- Cape man gets 8 years for robbery, his first offense (12/7/16)8
- Post-election taunts reported at Jackson schools (12/2/16)28
- Abuse suspect tries to take cop's gun; officer zaps him with Taser and punches his face (12/7/16)3
- Man sentenced to 103 years for murder of Cape woman (12/6/16)4
- Cape may allow residents to keep chickens; residents at meeting push for measure (12/6/16)33
- Burglary suspect apprehended inside Jackson garage (12/4/16)
- Poplar Bluff man accused of enticement, child porn in Scott County sting operation (12/4/16)
- Group seeks to create a neighborhood park on Cape Girardeau's south side (12/7/16)14
- Lt. Gov. Kinder weighs in on Trump's win, his future plans (12/4/16)13
- Cape police warn of 'Grandparent Scam' (12/4/16)
Bush expresses optimism in peace process with Middle East
WASHINGTON (AP) -- President Bush expressed optimism Wednesday about progress in the Middle East peace process a day after Israel and the Palestinians agreed to pull back forces.
Bush said last week's terrorist attacks on the United States may be playing a role in current efforts toward observing a truce in the Mideast.
"I felt like this event may shake up the attitudes of the Middle East," he said. "... People are resolving to show the world there can be peace there as well."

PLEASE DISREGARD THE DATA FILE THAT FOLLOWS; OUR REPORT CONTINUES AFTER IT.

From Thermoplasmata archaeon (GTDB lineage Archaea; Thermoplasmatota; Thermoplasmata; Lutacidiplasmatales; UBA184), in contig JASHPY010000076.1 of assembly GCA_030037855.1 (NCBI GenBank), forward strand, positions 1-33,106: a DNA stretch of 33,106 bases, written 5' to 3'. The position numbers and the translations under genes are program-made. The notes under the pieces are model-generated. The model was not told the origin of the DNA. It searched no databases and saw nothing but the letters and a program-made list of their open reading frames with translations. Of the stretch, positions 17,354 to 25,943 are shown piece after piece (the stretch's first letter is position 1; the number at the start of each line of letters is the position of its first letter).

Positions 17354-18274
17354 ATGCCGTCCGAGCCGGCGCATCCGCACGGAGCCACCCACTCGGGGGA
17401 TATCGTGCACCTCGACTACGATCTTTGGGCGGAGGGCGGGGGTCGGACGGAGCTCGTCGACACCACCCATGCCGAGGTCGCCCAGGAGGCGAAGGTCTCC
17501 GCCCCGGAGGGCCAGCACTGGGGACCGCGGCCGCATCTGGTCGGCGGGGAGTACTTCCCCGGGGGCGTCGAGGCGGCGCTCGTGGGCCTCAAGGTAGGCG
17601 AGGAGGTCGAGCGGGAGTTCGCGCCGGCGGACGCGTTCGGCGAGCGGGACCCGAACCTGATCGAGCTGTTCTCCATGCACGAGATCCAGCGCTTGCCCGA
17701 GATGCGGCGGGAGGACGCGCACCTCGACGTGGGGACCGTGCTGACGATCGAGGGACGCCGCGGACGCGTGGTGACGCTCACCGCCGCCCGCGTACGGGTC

On Tuesday, Palestinian leader Yasser Arafat announced a unilateral cease-fire and Israel, in response, halted all offensive military operations.
Bush called Arafat's actions very positive and encouraged the leader to back up his order.
"I would hope that Chairman Arafat backs up his strong statement with action," Bush said. "We take his words very seriously -- that he is interested in doing everything he can to reduce terrorism and violence in the Middle East."
Secretary of State Colin Powell spoke by phone Tuesday with Arafat as well as Israeli Prime Minister Ariel Sharon and Foreign Minister Shimon Peres.
Powell said Peres and Sharon confirmed they would do "everything on their side to disengage from the opportunities for conflict with the Palestinians in specific towns and cities."
The result, he said, will be a "sort of separation that might encourage a state of nonviolence."